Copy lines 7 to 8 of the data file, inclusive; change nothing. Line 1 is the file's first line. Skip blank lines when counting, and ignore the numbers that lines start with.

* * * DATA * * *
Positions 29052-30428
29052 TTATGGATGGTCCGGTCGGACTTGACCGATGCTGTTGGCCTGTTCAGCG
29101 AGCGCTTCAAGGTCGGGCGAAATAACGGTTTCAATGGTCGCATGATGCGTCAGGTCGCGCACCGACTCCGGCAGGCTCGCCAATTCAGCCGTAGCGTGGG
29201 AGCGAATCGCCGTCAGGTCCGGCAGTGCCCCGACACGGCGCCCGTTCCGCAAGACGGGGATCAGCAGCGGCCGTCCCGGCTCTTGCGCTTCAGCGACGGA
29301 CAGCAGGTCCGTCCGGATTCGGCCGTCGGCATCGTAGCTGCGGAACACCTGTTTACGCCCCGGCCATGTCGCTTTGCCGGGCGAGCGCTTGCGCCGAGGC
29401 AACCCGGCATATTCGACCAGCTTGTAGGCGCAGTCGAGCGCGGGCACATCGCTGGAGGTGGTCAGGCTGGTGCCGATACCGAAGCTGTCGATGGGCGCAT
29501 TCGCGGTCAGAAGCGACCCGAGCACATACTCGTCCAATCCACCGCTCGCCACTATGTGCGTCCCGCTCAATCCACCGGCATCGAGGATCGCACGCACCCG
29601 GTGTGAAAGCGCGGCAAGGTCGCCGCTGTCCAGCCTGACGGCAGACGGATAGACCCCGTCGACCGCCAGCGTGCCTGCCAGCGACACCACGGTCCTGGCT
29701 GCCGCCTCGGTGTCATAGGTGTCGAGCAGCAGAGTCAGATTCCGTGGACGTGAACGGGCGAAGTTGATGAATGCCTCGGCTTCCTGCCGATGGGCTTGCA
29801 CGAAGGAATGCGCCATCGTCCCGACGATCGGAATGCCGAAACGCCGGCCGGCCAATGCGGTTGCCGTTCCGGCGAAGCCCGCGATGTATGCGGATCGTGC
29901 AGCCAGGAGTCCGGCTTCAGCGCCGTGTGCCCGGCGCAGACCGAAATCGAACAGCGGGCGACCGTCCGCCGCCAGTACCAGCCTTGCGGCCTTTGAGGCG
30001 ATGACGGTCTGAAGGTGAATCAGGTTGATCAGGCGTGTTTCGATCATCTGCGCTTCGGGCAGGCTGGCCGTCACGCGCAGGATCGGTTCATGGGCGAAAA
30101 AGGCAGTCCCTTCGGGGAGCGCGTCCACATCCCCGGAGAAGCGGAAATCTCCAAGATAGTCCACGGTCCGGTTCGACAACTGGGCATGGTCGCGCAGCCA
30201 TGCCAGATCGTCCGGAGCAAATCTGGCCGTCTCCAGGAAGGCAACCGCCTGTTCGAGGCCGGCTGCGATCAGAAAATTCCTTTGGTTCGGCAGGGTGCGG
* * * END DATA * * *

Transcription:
29501 TCGCGGTCAGAAGCGACCCGAGCACATACTCGTCCAATCCACCGCTCGCCACTATGTGCGTCCCGCTCAATCCACCGGCATCGAGGATCGCACGCACCCG
29601 GTGTGAAAGCGCGGCAAGGTCGCCGCTGTCCAGCCTGACGGCAGACGGATAGACCCCGTCGACCGCCAGCGTGCCTGCCAGCGACACCACGGTCCTGGCT